EU leaders have pledged to cut carbon emissions by at least 55% by the end of the decade compared to 1990 levels after a night of intense talks in Brussels that eventually won more fossil-fuel reliant eastern states concerned about transition costs.
"Europe is the leader in the fight against climate change," European Council President Charles Michel tweeted on Friday morning following the breakthrough. "We decided to cut our greenhouse gas emissions of at least 55% by 2030."
The deal struck by the 27 members of the bloc came after more than 10 hours of negotiations.
German Chancellor Angela Merkel, whose country holds the six-month rotating EU presidency, called the more ambitious goal "a very, very important result."
"It was worth staying up all night for that," Merkel added.
Finland: 'A milestone'
The increase from the present 40% reduction target was proposed by the European Commission in September, and immediately encountered resistance in some EU states, like coal-reliant Poland. Other countries like Finland backed the proposal.
The Finnish government said in a statement that the new objective "represents a milestone towards the EU’s previously set objective of carbon neutrality by 2050."
Finland has pushed for a more stringent EU climate target and welcomes the decision. In Finland’s view, it is important to for the EU to reach its new target of 55% above all through emissions reductions.
Finland also stresses the need for all EU Member States to participate in implementing the Union’s objective.
The EU will present its new commitment at the UN Climate Summit on Saturday 12 December.
Now, making it reality will require major overhauls in the energy and transport sectors as well as a huge push to renovate buildings.
Massive investments needed
Massive investments will be needed, and countries with bigger transition costs due to a higher reliance on fossil fuel have been calling for more detailed information on the financial help they will receive.
The face-to-face summit between the premiers started on Thursday afternoon, and sealed decisions on the EU's long-term budget and recovery fund, coronavirus coordination, and sanctions against Turkey. But the climate goals turned out to be the most contentious issue.
One of the main sticking points is how these targets should be set between the member states. Poland argued that emissions reductions should be relative to a country's gross domestic product per capita, essentially lowering the targets for lower-income countries, and that it would need more financial support to achieve emissions reductions.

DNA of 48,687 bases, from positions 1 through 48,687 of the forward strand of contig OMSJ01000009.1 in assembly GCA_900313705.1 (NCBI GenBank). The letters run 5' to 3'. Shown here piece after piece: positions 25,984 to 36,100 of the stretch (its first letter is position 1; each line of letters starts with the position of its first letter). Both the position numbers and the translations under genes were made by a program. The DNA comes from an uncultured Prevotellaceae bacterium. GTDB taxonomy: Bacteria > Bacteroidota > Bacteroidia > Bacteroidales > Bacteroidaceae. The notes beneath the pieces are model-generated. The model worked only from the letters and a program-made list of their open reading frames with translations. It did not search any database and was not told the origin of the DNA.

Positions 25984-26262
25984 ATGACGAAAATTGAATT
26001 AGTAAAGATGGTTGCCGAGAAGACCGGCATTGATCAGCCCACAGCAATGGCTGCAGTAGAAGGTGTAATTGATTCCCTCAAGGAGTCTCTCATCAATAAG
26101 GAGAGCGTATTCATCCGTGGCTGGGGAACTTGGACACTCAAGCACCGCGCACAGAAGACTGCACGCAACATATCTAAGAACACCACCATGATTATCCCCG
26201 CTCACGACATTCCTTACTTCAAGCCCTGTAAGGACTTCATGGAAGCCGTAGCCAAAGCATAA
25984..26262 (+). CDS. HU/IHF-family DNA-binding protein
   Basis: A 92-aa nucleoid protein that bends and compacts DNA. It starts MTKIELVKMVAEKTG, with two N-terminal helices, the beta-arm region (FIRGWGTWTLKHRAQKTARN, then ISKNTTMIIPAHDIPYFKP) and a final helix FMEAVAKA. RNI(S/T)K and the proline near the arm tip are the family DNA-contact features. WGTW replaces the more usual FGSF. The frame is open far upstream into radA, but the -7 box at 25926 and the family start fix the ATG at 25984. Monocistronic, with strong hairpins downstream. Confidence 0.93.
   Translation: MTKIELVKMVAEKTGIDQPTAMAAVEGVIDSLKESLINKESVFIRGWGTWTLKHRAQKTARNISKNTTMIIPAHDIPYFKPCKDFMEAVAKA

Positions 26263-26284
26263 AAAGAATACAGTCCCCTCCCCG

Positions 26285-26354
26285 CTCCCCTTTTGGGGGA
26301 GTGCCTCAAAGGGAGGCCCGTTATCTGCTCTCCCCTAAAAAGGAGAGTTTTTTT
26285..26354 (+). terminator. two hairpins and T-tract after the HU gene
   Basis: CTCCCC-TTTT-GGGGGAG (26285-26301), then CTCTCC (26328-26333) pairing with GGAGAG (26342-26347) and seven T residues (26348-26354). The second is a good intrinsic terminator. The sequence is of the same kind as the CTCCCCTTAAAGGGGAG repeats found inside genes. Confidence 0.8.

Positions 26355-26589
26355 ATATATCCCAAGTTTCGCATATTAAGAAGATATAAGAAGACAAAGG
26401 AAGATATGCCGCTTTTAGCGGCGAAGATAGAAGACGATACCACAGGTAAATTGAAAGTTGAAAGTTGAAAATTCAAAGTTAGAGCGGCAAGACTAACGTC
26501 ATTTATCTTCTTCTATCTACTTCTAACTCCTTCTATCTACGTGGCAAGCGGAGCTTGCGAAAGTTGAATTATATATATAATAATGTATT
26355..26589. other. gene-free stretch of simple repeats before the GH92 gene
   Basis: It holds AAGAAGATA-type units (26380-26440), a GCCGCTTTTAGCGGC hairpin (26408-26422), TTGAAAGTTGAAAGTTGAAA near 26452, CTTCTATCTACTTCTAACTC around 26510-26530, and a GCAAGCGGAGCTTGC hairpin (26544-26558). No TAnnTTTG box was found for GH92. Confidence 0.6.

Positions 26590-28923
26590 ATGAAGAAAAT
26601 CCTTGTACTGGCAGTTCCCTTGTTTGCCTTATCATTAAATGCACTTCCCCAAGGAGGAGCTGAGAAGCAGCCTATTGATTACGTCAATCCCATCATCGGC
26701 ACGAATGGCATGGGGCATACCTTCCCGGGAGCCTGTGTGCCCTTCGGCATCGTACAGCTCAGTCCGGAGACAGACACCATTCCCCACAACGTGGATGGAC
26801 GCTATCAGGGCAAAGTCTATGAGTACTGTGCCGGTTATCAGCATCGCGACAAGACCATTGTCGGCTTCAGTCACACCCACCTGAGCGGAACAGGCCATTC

Key to unblocking the dispute was an implicit agreement for EU leaders come back to discussions on national targets and financing for the energy transition in the first half of 2021, according to an EU official at the talks.
The lengthy negotiations also saw new language added highlighting the acceptability of gas as a transitional energy source.
Prime Minister Mateusz Morawiecki said in Brussels on Friday that a good agreement had been reached, as a result of which Poland would receive appropriate funds for a fair transformation of the energy sector. Warsaw should get funds amounting to 230 billion zloty (52 billion euros), he said.
Commission welcomes the deal
Commission President Ursula von der Leyen also welcomed the deal. The new goal "puts us on a clear path towards climate neutrality in 2050," she said, a reference to an already agreed collective EU goal.
Ensuring an ambitious 2030 goal was crucial to reaching net zero emissions by the middle of the century, EU officials and experts have previously stressed.
Numerous environmental organizations criticized the new 2030 goal as insufficient.
Nonprofit group Oxfam said the new target "still falls short of what is needed and what is fair."
"The EU must take urgent practical steps to deliver above and beyond this target," the organization said.
Echoing similar sentiments, the Climate Action Network welcomed the agreement but said it didn't go far enough.
"But given the profound existential threat we are facing, EU leaders cannot allow overly high emissions to continue for another decade and will need to go beyond the agreed target. Science is clear that at least 65% emission cuts is the way forward," director Wendel Trio said.
So far the EU has cut 22% of its emissions compared to 1990, a recent commission study found.